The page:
Khashoggi assassination: To really sanction MBS, minimize U.S. and allied dealings with him

Draft

For background, see,

“Jamal Khashoggi: The value and cost of one human life, November 21, 2018.

“American Policy: Khashoggi’s assassination, human rights, and international law,” The Trenchant Observer, November 19, 2018.

“News Reports: CIA concludes Saudi Crown Prince ordered Kashoggi assassination,” The Trenchant Observer, November 18, 2018..

“Khashoggi Affair: Murder most foul!” The Trenchant Observer, October 24, 2018.

“Khashoggi Affair: A Prince must go—or two,” The Trenchant Observer, October 19, 2018.

“Devil’s Bargain: The Kashoggi Charade,” The Trenchant Observer, The Trenchant Observer, October 15, 2018.

Mohamed bin Salman (MBS), the Crown Prince of Saudi Arabia, has long been identified as behind the Jamal Kashoggi assassination in the Saudi Consulate in Instanbul in October, 2018. The CIA report has now been published by the Biden Administration.

See,

1) “The Report on Jamal Khashoggi’s Killing,” New Ork Times, February 26, 2021.

2) Office of the Director of National Intelligence, “[blacked out]
Assessing the Saudi Government’s Role in the Killing of Jamal Khashoggi,” (Declassified by DNI Haines,25 February 2021). The CIA Document can be downloaded here.

A number of Saudi individuals have been “sanctioned” to punish Saudi Arabia for what amounts to a state assassination, in flagrant violation of international human rights law and the 1963 Vienna Convention on Consular Relations.

However, until now it has been extraordinarily difficult to sanction a foreign head of state, as a number of assassinations or attempted assassinations apparently directed by Vladimir Pitin have demonstrated, from the murder of Boris Nemtsov in 2015 to the poisoning of Alexander Navalny in 2020.

MBS is the de facto ruler of Saudi Arabia, not the head of state. His father, the King, holds that position.

This detail points to the most effective way to sanction MBS for the heinous crime of murdering Khashoggi.  President Joe Biden made the right initial move, by calling the King and not MBS to inform the Saudis that the CIA report was going to be released.

Now, the U.S. can send a subtle message to King Salman and the Saudi Royal family by having minimal contact and interaction with the Crown Prince.

The Saudis can choose whoever they want to be King.  But they should know that Americans will never forget or forgive the assassination of Jamal Khashoggi.

If the Saudis enthrone MBS they are likely to have one kind of relationship with the United States. 8ut if they choose someone else to be King, they could have another kind of relationship.

King Salman and MBS appear to have come to power in Saudi Arabia as the result of a kind of internal coup within the Saudi Royal Family, with what appears to have been the active support of Jared Kushner and Donald Trump.

Now that King Salman’s and MBS’ patrons are no longer in power, an adjustment in U.S. policy toward Saudi Arabia would seem to be fully in order.

The Trenchant Observer

About the Author

The Observer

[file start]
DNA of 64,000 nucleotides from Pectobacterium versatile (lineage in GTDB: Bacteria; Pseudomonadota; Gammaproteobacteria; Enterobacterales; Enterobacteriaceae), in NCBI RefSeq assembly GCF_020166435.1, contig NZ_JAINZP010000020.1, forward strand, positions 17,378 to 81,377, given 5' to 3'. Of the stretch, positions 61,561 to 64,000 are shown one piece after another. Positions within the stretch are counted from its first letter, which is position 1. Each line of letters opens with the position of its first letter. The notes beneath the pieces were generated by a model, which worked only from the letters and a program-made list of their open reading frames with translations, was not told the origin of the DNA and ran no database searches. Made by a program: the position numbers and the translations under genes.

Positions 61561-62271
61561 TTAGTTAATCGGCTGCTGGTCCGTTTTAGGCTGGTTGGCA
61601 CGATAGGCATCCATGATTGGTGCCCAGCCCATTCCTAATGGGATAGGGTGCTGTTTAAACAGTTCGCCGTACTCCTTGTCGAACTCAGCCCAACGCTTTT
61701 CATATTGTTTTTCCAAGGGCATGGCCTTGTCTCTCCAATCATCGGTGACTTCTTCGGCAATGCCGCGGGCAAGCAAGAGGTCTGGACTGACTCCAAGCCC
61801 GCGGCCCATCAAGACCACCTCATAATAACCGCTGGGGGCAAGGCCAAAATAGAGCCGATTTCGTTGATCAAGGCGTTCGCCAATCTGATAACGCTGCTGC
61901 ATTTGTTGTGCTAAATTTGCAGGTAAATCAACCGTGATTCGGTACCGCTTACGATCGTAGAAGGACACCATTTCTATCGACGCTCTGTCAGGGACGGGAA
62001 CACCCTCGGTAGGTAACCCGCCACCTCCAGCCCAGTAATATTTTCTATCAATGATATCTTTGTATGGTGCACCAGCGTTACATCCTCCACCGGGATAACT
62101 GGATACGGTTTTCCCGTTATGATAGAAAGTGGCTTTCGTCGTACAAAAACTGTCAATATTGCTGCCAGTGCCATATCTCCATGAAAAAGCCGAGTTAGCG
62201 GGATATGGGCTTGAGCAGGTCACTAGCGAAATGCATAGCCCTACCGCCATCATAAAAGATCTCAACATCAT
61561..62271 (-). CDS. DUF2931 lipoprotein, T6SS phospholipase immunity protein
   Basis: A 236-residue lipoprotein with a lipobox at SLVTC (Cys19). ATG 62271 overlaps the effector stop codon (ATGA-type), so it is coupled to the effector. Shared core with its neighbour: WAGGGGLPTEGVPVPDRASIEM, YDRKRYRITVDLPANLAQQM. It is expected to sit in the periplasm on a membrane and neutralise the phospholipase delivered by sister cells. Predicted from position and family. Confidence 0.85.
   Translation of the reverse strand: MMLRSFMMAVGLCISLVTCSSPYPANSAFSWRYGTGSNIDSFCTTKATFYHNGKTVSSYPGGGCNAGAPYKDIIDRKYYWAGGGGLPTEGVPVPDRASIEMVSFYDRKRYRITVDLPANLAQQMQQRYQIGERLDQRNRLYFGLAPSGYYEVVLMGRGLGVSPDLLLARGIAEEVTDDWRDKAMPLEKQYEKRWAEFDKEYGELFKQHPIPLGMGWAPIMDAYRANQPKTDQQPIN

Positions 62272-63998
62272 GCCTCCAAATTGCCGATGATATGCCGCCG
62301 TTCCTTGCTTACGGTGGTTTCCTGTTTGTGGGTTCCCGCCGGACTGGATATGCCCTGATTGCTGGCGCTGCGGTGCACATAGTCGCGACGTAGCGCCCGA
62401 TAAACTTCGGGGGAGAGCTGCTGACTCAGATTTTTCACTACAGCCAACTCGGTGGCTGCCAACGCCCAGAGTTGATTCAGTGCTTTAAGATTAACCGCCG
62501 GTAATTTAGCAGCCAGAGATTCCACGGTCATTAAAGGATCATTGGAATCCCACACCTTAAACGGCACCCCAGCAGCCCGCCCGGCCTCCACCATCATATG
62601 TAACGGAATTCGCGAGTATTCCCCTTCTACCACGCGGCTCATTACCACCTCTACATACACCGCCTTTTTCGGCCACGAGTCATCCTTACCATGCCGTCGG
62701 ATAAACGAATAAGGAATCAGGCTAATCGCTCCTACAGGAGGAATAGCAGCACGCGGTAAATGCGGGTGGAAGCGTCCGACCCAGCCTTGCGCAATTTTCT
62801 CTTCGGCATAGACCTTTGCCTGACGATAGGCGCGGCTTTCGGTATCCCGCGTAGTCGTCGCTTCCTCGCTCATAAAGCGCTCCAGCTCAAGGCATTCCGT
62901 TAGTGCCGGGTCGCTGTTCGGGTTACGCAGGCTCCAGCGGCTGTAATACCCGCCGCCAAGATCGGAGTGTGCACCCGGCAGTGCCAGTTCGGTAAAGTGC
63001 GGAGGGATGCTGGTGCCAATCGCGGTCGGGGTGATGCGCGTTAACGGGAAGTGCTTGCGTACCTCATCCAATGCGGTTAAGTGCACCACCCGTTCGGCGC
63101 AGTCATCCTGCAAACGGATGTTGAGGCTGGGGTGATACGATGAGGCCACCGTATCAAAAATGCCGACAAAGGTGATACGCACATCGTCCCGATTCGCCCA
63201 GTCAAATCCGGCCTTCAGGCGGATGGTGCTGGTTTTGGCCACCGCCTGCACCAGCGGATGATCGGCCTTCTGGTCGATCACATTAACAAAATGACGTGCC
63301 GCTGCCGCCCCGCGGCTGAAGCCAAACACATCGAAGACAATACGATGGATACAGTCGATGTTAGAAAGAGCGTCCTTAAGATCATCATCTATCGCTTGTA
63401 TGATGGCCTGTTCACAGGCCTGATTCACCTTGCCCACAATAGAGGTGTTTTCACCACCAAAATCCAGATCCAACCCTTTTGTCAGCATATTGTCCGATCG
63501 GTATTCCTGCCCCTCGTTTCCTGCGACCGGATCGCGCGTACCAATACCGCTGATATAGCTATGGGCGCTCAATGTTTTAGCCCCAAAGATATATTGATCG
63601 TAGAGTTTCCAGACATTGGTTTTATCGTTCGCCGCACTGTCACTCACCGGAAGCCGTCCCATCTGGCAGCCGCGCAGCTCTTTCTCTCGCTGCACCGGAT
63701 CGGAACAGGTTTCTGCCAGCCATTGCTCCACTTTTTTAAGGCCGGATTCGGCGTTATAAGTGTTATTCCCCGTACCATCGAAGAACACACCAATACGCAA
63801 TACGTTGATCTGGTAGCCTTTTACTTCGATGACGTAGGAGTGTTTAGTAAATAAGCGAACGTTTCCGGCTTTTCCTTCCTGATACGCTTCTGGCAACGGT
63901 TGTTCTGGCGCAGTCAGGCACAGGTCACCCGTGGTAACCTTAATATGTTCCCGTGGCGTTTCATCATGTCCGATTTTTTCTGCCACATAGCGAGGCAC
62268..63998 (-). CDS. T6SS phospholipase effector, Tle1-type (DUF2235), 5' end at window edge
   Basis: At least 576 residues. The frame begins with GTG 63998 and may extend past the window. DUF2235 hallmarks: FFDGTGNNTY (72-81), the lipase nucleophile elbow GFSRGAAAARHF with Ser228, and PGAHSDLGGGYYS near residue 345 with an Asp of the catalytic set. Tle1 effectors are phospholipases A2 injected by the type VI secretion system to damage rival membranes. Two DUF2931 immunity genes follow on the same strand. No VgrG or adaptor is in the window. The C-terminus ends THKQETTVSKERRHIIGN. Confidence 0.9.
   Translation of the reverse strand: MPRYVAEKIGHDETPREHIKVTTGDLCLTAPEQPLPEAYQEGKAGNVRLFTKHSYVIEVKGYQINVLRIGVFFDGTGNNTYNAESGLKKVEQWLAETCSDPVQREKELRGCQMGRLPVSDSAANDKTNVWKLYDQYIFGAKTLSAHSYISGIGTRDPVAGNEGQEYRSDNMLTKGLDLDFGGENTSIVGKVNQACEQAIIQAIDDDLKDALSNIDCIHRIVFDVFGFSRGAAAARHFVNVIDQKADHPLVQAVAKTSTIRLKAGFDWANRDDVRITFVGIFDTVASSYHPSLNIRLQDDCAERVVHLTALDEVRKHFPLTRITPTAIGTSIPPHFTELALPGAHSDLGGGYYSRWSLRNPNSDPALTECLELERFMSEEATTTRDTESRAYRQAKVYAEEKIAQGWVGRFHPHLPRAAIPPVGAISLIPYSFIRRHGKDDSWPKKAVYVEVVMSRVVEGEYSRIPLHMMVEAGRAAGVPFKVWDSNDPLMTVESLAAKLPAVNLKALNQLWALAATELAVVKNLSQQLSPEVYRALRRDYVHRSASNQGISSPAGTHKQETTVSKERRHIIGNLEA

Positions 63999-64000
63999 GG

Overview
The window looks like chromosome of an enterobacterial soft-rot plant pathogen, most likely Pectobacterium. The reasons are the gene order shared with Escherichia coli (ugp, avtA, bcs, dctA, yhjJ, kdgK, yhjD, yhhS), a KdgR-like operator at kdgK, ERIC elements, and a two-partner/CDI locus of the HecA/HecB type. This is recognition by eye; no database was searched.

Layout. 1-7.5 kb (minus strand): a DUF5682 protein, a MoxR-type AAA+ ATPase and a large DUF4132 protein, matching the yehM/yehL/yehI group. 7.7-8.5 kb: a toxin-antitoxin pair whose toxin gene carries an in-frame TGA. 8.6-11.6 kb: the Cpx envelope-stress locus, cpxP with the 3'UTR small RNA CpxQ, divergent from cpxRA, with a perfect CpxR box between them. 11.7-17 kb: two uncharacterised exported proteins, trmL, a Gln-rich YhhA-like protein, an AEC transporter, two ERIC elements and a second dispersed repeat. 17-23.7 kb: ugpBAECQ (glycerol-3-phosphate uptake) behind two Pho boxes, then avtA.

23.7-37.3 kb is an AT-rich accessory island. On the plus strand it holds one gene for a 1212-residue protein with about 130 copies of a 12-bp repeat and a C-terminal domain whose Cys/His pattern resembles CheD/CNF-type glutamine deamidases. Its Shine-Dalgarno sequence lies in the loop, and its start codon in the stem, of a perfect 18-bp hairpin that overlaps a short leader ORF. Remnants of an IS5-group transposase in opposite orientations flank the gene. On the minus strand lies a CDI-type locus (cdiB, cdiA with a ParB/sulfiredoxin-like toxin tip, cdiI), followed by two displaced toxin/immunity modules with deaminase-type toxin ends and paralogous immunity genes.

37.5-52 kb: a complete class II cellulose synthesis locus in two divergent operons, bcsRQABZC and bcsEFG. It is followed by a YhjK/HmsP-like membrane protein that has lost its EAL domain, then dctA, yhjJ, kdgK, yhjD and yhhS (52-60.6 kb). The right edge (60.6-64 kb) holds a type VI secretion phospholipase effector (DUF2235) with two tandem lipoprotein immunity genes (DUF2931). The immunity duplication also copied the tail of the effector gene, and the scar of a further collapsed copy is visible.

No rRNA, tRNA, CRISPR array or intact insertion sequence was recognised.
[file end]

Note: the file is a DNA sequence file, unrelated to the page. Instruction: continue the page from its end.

"The Trenchant Observer" is edited and published by The Observer, an international lawyer who has taught International Law, Human Rights, and Comparative Law at major U.S. universities, including Harvard, Brandeis, the University of Pittsburgh, and the University of Kansas. He is a former staff attorney at the Inter-American Commission on Human Rights of the Organization of American States (IACHR), where he was in charge of Brazil, Haiti, Mexico and the United States, and also worked on complaints from and reports on other countries including Argentina, Chile, Uruguay, El Salvador, Nicaragua, and Guatemala. As an international development expert, he has worked on Rule of Law, Human Rights, and Judicial Reform in a number of countries in Latin America, the Caribbean, Africa, the Middle East, South Asia, and the Russian Federation. In the private sector, The Observer has worked as an international attorney for a leading national law firm and major global companies, on joint ventures and other matters in a number of countries in Europe (including Russia and the Ukraine), throughout Latin America and the Caribbean, and in Australia, Indonesia, Vietnam, China and Japan. The Trenchant Observer blog provides an unfiltered international perspective for news and opinion on current events, in their historical context, drawing on a daily review of leading German, French, Spanish and English newspapers as well as the New York Times, the Wall Street Journal, the Washington Post, and other American newspapers, and on sources in other countries relevant to issues being analyzed. The Observer speaks fluent English, French, German, Portuguese and Spanish, and also knows other languages. He holds an S.J.D. or Doctor of Juridical Science in International Law from Harvard University, and a Doctor of Law (J.D.) and a Master of the Science of Law (J.S.M.), from Stanford University. As an undergraduate, he received a Bachelor of Arts degree, also from Stanford, where he graduated “With Great Distinction” (summa cum laude) and received the James Birdsall Weter Prize for the best Senior Honors Thesis in History. In addition to having taught as a Lecturer on Law at Harvard Law School, The Observer has been a Visiting Scholar at Harvard University's Center for International Affairs (CFIA). His fellowships include a Stanford Postdoctoral Fellowship in Law and Development, the Rómulo Gallegos Fellowship in International Human Rights awarded by the Inter-American Commission on Human Rights, and a Harvard MacArthur Fellowship in International Peace and Security. Beyond his articles in The Trenchant Observer, he is the author of two books and numerous scholarly articles on subjects of international and comparative law. Currently he is working on a manuscript drawing on the best articles that have appeared in the blog.